I don’t believe that either, and even if it were true, it is totally unethical and still amounts to breaking the law.

      Then there are people like myself who believe Johnson and Cummings actually want to create, and have always wanted to create, a full blown crisis with the EU which will allow them to concentrate more power in themselves and sweep away any resistance to their extreme right wing vision for Britain.Effectively, they are intent on creating a new world order along with Trump and other authoritarian populist leaders like him…

    2. Anndrais mac Chaluim says:

      “I don’t know how on earth we got into the situation whereby people are told and increasingly seem to believe that ‘national sovereignty’ trumps the international rules based order…”

      But that’s the principle of independence, Douglas, in relation to the matter which, with reference to Scotland, we’re seeking a second referendum.

      1. Douglas Wilson says:

        No, your idea of national sovereignty is a very extreme one.
        Sovereignty is not an absolute, just as personal liberty is not an absolute.
        You as an individual are free, but there are laws governing what you can and cannot do as a member of society.
        Likewise as an independent Nation State, Scotland would form part of international organisations like the UN, like the EU, and would respect the rule based order of these organisations by joining them.
        This idea that Michael Gove is putting around that national sovereignty is some kind of carte blanche, so that British governments can just ignore their international treaty commitments and other obligations whenever it suits is something right out of the 1930’s, it’s what dictators do.
        Nation States are entities with legal obligations which one government inherits from another…
        Gove and Johnson can’t just rip up the Good Friday Agreement without there being legal consequences.
        In terms of the Good Friday Agreement, the US and the EU are co-signatories, so that would immediately put Britain in conflict with the USA and the EU.
        What, indeed, Johnson and Gove are attempting to do is to undermine the international rules based order…
        That is not a byproduct of the UK leaving the EU, it is of the essence of the Brexit project…
        That is why it is so dangerous.. it’s a kind of right-wing anarchy the Brexiters want…

        1. Axel P Kulit says:

          “Nation States are entities with legal obligations which one government inherits from another…
          Gove and Johnson can’t just rip up the Good Friday Agreement without there being legal consequences.”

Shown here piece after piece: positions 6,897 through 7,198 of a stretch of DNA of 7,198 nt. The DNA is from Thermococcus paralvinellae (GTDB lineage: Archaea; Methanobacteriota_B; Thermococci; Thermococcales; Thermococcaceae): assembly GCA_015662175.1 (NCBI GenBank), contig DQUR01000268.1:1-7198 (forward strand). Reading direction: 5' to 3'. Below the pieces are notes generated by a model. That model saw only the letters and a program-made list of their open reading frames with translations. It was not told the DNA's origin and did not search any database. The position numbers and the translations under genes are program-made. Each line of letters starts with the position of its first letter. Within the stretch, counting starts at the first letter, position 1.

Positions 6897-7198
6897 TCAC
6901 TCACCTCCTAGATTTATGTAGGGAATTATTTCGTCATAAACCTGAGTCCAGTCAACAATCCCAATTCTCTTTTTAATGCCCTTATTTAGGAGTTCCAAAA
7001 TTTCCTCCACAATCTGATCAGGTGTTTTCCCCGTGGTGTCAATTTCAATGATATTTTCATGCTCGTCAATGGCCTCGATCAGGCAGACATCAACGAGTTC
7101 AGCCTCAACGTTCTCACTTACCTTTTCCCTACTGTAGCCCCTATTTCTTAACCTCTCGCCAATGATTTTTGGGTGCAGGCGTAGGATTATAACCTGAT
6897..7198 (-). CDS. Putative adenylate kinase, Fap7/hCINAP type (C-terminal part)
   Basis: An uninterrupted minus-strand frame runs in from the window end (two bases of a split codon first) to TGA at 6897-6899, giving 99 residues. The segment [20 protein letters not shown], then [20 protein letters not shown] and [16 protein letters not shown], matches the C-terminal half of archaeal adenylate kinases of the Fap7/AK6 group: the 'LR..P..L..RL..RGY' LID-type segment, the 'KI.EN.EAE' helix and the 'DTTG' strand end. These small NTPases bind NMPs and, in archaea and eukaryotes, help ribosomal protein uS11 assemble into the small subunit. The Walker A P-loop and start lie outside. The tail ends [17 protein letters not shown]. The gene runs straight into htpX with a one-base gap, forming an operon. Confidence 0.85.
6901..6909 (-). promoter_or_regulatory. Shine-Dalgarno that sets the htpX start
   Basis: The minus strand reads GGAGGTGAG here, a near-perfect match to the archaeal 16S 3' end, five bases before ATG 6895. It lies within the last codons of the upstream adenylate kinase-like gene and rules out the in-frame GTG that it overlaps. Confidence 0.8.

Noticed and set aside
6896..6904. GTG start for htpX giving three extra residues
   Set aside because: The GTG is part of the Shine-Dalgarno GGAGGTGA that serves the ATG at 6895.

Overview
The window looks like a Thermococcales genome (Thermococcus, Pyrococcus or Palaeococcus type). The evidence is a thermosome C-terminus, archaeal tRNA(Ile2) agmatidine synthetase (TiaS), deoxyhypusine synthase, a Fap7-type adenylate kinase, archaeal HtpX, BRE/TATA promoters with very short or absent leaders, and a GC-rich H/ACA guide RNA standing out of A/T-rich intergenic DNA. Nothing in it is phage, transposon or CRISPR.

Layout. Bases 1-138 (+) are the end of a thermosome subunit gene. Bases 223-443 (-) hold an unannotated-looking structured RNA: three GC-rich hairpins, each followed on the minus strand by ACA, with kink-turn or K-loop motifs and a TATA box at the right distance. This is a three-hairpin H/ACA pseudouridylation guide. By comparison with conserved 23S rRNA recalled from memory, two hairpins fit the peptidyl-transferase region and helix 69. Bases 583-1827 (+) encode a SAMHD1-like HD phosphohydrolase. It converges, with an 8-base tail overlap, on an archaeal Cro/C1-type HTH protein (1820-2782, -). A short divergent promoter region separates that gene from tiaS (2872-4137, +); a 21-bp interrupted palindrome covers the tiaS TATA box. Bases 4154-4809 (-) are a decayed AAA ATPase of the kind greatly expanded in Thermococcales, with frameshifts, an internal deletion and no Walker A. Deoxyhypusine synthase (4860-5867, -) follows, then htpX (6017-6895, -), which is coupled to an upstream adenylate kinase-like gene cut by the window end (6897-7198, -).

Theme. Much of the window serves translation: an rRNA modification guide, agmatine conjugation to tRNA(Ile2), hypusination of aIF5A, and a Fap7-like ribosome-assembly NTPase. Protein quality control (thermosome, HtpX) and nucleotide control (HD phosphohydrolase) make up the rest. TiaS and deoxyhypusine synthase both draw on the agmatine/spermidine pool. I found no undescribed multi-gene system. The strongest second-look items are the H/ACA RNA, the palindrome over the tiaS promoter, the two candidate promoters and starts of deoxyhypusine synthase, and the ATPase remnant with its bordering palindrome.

They would argue that no government can bind its successors and therefore there should be no legal consequences therefore there will be no legal consequences.

          1. Douglas Wilson says:

            I can’t believe I’m meeting people defending Gove and Johnson on Bella Caledonia…
            “No government can bind its successors”… you say?
            That is precisely what living in an international rules based order is about, governments do bind their successors, that’s how it works.
            Not only on a piecemeal, case by case, basis, but there is in fact an overarching international legal architecture or framework which is sustained in effect by transnational organisations like the UN and the EU based on international treaties which almost all countries are signatories to, like the Geneva Conventions for example…
            The alternative is anarchy. And ultimately conflict, and even war…
            By the way, it’s no different in the world of business. If a company has a contractual commitment to a third party, it has to be honoured even if the board or the shareholders change in the interim…

          2. Axel P Kulit says:

            Read what I said. I said “THEY would argue that….”

            IN practice governments do bind successors

            I am not trying to defend them, merely get into their minds, though I do strictly speaking need someone responsible nearby to slap me back to reality in case I get trapped there

        2. Anndrais mac Chaluim says:

          Your analogy between personal liberty and national sovereignty is flawed.

          For, while it’s indeed the case that my personal liberty is limited by the coercive power of the interpersonal community, the international community possesses no such power; at least, it possesses very little.

          Under the contract theory that underpins liberal thinking, we each voluntarily surrender our ‘natural’ freedom (power) as individuals to the ‘state’ (the political expression of our community) in return for a guarantee of civil liberties (‘permissions’); in other words, we each give up our personal independence for the sake of our personal security.